Homemade Ricotta

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I discovered homemade ricotta about a month ago, and it was an absolute revelation. Like a call-your-mother-and-tell-her-immediately moment (although it must be said, she was much less excited about the whole thing). I was in shock, how could I have been cooking regularly for 12 years and not know how incredibly easy it is to make ricotta?

I was introduced to it by Alexandra’s Kitchen (a truly excellent blog, every single thing I’ve made from her has been a hit), who was thankfully as excited as myself by it. Homemade ricotta is much smoother and creamier than the store-bought variety, doesn’t require any fancy ingredients like rennet, and takes all of 30 minutes, start to finish.

This is what the curds look like

This is what the curds look like

The method is pretty basic: heat the milk, add the acid, and let it strain. This, technically speaking, actually isn’t real ricotta, which is made from the whey of other cheeses, but you’d have to be an actual Italian grandmother to tell the difference. The acid is pretty flexible. I use cider vinegar because that’s what I have around, but almost any vinegar will do (I wouldn’t use red wine vinegar purely for aesthetic reasons). You can also use lemon juice, although this is slightly less reliable as acidity varies lemon to lemon, or even buttermilk. If you want to know more about the different acids and the science behind ricotta, check out this exhaustive article. He also has come up with a fool-proof way to make ricotta in the microwave, but I don’t own any microwavable vessel large enough, so I stick with the old fashioned stove method.

Your straining set up may be more glamorous than mine

Your straining set up may be more glamorous than mine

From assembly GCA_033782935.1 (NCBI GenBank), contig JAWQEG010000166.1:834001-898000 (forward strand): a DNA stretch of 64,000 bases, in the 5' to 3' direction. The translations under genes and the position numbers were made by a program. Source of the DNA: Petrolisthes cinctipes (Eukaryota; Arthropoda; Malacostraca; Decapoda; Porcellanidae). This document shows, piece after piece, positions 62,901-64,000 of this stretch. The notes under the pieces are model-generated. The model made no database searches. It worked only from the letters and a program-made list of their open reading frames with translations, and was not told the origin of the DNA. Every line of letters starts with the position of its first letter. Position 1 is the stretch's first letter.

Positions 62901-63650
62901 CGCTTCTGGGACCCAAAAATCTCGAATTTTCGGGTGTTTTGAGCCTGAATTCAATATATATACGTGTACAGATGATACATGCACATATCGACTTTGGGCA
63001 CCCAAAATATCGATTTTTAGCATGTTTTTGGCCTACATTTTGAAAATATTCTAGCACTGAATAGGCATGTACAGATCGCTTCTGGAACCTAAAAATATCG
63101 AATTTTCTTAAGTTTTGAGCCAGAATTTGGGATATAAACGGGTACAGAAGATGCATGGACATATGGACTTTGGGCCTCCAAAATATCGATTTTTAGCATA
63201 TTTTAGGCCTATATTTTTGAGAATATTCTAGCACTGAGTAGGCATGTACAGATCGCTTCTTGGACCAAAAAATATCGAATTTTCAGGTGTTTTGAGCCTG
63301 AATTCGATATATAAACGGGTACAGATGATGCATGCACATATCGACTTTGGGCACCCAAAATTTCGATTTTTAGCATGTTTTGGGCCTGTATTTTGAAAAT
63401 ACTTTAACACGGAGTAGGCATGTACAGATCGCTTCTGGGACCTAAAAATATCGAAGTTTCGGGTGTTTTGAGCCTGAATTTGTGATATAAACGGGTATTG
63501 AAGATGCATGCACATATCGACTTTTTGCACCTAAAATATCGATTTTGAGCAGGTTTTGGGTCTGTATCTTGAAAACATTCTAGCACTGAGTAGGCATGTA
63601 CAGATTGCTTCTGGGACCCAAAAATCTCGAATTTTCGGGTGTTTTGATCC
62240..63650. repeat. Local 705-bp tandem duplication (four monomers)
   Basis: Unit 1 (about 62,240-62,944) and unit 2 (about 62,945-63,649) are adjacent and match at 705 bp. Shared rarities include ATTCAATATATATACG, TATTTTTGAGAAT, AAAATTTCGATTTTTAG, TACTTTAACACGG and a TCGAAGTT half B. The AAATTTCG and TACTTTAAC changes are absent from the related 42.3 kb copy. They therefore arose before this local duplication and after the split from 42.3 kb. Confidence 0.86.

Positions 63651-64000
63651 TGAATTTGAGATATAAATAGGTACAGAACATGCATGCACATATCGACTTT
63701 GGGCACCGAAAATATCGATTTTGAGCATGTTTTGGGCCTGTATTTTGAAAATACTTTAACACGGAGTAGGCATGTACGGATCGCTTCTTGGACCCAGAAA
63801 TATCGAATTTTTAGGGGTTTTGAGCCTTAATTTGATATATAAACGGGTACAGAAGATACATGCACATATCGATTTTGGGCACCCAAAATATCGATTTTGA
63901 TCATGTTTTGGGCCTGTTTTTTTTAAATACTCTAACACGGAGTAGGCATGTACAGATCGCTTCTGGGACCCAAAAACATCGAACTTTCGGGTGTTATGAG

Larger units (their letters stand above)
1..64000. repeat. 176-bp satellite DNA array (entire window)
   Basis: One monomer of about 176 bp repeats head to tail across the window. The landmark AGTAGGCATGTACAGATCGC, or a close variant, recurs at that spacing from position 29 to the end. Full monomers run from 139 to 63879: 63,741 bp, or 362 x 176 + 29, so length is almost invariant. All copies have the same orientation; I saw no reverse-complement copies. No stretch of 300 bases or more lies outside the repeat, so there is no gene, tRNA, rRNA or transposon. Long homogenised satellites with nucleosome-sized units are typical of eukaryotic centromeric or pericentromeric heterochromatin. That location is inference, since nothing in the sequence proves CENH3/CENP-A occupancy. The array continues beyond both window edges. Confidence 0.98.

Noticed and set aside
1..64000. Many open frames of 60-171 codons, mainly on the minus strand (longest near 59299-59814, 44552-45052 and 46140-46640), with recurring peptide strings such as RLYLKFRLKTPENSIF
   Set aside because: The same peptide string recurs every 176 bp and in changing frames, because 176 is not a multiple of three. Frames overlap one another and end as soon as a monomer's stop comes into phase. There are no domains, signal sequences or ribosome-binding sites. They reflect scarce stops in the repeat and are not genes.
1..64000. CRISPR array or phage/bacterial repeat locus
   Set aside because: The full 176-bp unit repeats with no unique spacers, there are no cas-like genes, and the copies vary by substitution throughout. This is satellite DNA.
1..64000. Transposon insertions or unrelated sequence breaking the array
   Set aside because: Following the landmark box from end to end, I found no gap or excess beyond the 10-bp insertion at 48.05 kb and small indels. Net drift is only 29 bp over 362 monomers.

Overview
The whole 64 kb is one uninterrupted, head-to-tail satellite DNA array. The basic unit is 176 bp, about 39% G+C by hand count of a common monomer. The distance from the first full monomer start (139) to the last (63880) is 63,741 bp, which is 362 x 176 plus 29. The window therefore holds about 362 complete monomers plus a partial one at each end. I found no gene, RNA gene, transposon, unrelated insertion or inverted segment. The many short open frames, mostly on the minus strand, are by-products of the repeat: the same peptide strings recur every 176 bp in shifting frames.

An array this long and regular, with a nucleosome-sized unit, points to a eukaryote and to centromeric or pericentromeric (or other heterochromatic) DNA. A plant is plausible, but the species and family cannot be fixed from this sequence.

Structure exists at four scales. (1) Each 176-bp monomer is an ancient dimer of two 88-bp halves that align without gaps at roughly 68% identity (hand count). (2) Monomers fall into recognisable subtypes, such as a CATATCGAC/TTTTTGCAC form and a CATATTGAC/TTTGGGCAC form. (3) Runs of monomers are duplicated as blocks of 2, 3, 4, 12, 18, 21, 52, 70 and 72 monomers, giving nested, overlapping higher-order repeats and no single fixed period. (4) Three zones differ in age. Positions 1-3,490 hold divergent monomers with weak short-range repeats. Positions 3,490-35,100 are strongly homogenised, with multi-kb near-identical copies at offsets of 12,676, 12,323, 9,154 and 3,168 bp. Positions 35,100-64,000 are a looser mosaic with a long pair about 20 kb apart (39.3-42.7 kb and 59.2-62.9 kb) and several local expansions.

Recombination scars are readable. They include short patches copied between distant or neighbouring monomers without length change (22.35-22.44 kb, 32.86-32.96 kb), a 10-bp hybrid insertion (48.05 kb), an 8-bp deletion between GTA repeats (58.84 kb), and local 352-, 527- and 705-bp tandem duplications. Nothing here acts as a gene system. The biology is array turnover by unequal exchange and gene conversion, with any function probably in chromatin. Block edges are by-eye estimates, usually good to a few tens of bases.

I also generally don’t happen to have cheesecloth lying around, and was unable to find it even when I searched for it (the woman at my grocery store gave me a look like I had just asked if she knew where to find pig’s blood when I asked). Luckily, there are lots of alternatives! I’ve found that food safe paper towels work best, but you can also use (unused!) medical gauze (just be careful not to lose any small strips of gauze in the ricotta. ahem), coffee filters, or even (very clean!) handkerchiefs.

As for uses for the homemade ricotta, I personally struggle not to just eat it all straight from the sieve, but there are other, more socially acceptable ways. It is amazing on nice crunchy toast with some pepper on top, the texture combination is incredible. You can also make gnocchi from it, put it on top of pasta, or pizza. Bon Appetit has 12 enticing suggestions for you (I’m planning on making this one tonight). Now, go forth and make ricotta.

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Ricotta

Source: Barefoot Contessa, via Alexandra’s Kitchen

Makes about 2 cups

4 cups whole milk (avoid UHT)
2 cups cream
1 teaspoon salt
3 tablespoons cider vinegar

Mix the milk, cream, and salt in a non-reactive pot and bring to a boil over medium heat. Stir occasionally to avoid the milk boiling over (it’s not pretty).

While waiting, set up your straining station. Line a large sieve with 2 layers of cheesecloth (or your cheesecloth alternative, see note above) and set over a large bowl.

As soon as your milk comes to a boil (this should be at 180°F for you fancy people with instant read thermometers), turn off the heat and gently stir in the vinegar. Let it sit for a few minutes to separate into curds and whey.

Depending on how lazy you’re feeling, you can either just pour the whole pot into the sieve, or you can delicately ladle the curds in, trying to keep most of the whey in the pot. The second method is supposed to be better for the final texture, and quicken the straining process, but it’s up to you.

Let it strain anywhere between 5 minutes and overnight, depending on the texture you’d like your ricotta to be (emptying the whey when necessary). In 5 minutes it will still be very liquid, almost like a pudding. Left overnight (in the fridge), and it will lose almost all of its moisture. I generally leave it for about 15 minutes. Store covered and in the refrigerator. I’m told it keeps for at least 4 or 5 days, up to two weeks, but it never lasts that long in my house.

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